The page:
If I asked you to tell me what makes two people compatible, what would your answer be? If you are like the students in my course on the psychology of close relationships, your answer is likely to be “similarity.” People tend to think that having a partner who is similar is important for relationship success. But, of course, some people also argue that “opposites attract.” So which is it?
Imagine taking 200 couples and then mixing up the couples so that you randomly assign partners from different couples to each other. According to research, if you look at the similarity between members of couples and compare it to two people randomly put together, partners in actual relationships tend to be more similar to each other that the randomly paired partners.
But knowing that partners tend to be similar doesn’t necessarily mean that similarity matters. Just because partners tend to be similar does not mean that more similar couples are in more satisfying relationships or that their relationships last longer. Perhaps dissimilar partners are less common but just as satisfied and successful.
What we know about similarity and relationship success is that similarity can matter, but it looks like it's about values and background more than personality. Researchers have shown that similarity in couples tends to be more about shared values and background, such as their social class and religion. And these are the factors that appear to predict relationship success—couples with more similar attitudes, values, and backgrounds tend to experience more lasting satisfaction, companionship, intimacy, and love and are less likely to break up.
Similarity of personality, on the other hand, does not appear to matter as much. While some research found that people report being most attracted to others with similar personalities, similar personalities did not strongly predict relationship outcomes.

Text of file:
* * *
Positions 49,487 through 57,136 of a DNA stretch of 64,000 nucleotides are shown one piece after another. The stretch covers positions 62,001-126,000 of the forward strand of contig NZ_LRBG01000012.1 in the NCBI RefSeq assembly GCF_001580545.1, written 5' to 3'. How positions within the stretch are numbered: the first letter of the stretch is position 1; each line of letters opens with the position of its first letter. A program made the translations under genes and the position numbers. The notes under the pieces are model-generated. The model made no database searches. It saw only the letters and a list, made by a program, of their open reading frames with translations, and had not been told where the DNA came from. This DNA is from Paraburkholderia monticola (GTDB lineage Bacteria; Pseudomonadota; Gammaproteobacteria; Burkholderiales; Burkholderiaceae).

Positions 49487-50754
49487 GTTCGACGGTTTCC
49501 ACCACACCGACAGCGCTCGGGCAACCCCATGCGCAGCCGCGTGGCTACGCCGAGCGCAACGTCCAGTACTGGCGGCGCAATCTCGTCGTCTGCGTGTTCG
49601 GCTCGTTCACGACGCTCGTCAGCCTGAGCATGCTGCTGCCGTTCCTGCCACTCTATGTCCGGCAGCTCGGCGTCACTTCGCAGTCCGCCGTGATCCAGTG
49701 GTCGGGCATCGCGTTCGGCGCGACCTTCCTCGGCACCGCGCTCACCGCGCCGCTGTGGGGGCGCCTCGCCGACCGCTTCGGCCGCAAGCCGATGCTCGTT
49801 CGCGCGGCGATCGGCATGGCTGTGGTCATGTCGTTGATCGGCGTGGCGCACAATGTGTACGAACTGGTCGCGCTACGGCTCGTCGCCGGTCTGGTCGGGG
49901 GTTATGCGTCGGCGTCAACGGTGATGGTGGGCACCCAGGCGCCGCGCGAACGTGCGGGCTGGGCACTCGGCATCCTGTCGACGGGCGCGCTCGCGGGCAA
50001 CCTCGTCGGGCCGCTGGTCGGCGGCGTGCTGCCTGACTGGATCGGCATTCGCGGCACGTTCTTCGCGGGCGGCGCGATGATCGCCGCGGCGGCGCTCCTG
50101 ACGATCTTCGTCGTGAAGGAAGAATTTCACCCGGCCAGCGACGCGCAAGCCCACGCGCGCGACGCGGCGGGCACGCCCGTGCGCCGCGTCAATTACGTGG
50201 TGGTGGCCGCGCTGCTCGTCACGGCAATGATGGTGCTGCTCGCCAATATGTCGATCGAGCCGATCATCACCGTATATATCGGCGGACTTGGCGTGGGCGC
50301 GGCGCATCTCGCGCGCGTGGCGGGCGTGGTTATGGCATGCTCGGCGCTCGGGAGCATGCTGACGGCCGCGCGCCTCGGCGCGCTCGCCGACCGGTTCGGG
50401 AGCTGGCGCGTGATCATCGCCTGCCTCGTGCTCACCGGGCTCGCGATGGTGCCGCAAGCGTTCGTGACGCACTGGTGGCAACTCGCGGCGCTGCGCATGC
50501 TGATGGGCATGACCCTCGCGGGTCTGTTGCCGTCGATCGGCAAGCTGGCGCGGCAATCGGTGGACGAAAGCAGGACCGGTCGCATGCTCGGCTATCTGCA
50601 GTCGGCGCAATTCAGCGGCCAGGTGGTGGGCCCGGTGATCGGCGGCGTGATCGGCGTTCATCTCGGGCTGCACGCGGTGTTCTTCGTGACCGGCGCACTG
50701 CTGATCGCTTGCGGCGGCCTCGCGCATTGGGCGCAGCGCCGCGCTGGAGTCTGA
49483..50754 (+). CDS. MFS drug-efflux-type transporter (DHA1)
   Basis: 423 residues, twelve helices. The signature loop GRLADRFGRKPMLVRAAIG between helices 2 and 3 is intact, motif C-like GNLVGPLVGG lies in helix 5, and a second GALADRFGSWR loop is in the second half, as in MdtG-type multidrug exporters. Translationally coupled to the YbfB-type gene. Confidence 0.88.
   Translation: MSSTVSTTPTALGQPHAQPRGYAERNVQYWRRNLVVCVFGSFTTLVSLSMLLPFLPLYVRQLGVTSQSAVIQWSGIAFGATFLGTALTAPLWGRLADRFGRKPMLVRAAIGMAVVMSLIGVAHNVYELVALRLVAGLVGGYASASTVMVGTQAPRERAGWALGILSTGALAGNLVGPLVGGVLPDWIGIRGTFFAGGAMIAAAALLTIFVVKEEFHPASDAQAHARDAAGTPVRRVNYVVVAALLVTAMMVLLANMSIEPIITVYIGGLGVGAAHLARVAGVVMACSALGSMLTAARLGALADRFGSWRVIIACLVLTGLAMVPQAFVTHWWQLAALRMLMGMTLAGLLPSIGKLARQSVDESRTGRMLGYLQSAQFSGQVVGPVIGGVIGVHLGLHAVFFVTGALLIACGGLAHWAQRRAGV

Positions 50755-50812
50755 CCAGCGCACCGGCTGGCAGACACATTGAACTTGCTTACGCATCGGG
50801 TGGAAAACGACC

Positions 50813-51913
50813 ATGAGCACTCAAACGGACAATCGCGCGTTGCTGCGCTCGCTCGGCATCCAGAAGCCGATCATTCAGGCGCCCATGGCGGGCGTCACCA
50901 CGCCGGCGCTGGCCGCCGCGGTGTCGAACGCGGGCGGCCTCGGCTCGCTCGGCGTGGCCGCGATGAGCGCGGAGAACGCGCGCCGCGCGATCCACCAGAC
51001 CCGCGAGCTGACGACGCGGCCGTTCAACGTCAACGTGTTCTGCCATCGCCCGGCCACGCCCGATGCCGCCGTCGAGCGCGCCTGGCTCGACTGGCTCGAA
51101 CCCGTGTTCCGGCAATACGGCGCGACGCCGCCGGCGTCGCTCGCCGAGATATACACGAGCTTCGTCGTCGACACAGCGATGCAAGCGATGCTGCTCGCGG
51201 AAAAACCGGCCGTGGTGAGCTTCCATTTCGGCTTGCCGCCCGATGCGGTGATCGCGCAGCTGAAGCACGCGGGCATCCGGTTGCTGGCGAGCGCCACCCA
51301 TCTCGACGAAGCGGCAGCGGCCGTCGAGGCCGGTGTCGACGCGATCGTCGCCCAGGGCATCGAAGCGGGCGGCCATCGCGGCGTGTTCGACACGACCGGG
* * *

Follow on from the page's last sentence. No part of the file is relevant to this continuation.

How similar partners are might be a function of how they met. One cross-sectional study of 137 married or cohabiting heterosexual couples found that couples who “fell in love at first sight” were less similar than couples who were “friends first,” particularly on levels of extraversion, emotional stability, and autonomy. However, contrary to the researchers’ hypothesis, partners who “fell in love at first sight” did not report lower relationship quality, suggesting that their dissimilar personalities were not necessarily a burden on the relationship.
While similarity in personality might not matter as much as we instinctively think, certain personality traits do seem to matter. In particular, neuroticism (the tendency to experience negative emotions) has been shown to predict lower relationship quality. Though this may not be true across the lifespan: Most of this research is done with younger couples, and in a sample of older, long-term marriages there was no link between neuroticism and relationship satisfaction. Some research has found that being open to experiences, agreeable, and conscientious all bode well for relationship quality, but the findings generally are not as strong as those with neuroticism. When asking people what traits they value most in partners, the answer is loyalty and honesty.
So which factors actually do matter for who we end up with and whether our relationships are successful? Stay tuned for my next post.
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Kenny, D. A., & Acitelli, L. K. (1994). Measuring similarity in couples. Journal of family psychology, 8(4), 417.
Markey, P. M., & Markey, C. N. (2007). Romantic ideals, romantic obtainment, and relationship experiences: The complementarity of interpersonal traits among romantic partners. Journal of social and Personal Relationships, 24(4), 517-533.
O’Rourke, N., Claxton, A., Chou, P. H. B., Smith, J. Z., & Hadjistavropoulos, T. (2011). Personality trait levels within older couples and between-spouse trait differences as predictors of marital satisfaction. Aging & mental health, 15(3), 344-353.
Weidmann, R., Ledermann, T., & Grob, A. (2017). The interdependence of personality and satisfaction in couples. European Psychologist.